N Addition Mitigates Water Stress via Different Photosynthesis and Water Traits for Three Native Plant Species in the Qinghai–Tibet Plateau

Ningning Zhao, Xingrong Sun, Shuai Hou, Guohao Chen, He Zhang, Yuxin Han, Jie Zhou, Xiangtao Wang, Zhixin Zhang
2022 Agriculture  
Reseeding with native plants to rebuild alpine meadow has become a popular way of ecological restoration. However, the harsh environment poses a great challenge to the establishment of native plants due to poor management of water and nutrients. How water–fertilizer interaction influences dominant grass species is still unclear, and reasonable water and fertilizer conditions are still not determined. Our results showed that addition of nitrogen could mitigate the photosynthetic and water-use
more » ... its caused by water stress, i.e., a reduction in Pn and water use results from fewer and thinner leaves, weak stomatal traits, etc. Compared to the control, the peak Pn values of Poa crymophila, Festuca coelestis, and Stipa purpurea increased significantly (71.2%, 108.4%, and 25.4%, respectively). Under drought stress, Pn tended to decrease due to reduced stomatal conductance (Gs). However, appropriate fertilization buffered against Pn decreases by altering the stomatal size and regulating the Gs. Based on reduced water consumption, the water-use efficiency of P. crymophila and F. coelestis decreased whereas that of S. purpurea increased. WHFH for P. crymophila and F. coelestis and WHFL for S. purpurea growth were suitable for the alpine region. WHFH for P. crymophila and F. coelestis and WHFL for S. purpurea were suitable for their establishment in the alpine region. A reasonable water–fertilizer combination could effectively reduce the risk of establishment failure in ecological restoration.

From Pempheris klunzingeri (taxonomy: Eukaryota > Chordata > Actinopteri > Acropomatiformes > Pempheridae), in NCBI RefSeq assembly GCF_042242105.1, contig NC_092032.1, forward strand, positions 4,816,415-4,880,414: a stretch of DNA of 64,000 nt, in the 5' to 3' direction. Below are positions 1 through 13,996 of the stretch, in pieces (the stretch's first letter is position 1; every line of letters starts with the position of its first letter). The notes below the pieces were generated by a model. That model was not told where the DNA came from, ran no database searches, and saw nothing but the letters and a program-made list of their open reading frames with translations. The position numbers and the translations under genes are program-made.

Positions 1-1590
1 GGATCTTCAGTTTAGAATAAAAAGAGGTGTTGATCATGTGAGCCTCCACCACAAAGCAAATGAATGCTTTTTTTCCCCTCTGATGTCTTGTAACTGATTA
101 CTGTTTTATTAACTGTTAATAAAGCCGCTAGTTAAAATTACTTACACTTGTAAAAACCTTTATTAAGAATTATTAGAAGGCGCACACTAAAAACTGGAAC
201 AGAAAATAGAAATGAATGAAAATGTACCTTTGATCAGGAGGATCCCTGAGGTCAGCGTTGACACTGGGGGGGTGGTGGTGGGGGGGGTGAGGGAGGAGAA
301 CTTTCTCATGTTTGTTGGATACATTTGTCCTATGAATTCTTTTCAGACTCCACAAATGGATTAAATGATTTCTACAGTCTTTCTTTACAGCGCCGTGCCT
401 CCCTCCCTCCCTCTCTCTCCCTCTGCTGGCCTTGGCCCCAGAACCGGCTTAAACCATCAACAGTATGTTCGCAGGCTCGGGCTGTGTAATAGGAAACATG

doi:10.3390/agriculture12111873 fatcat:2kyw7ij3gjgt7ouuk2hio3kkya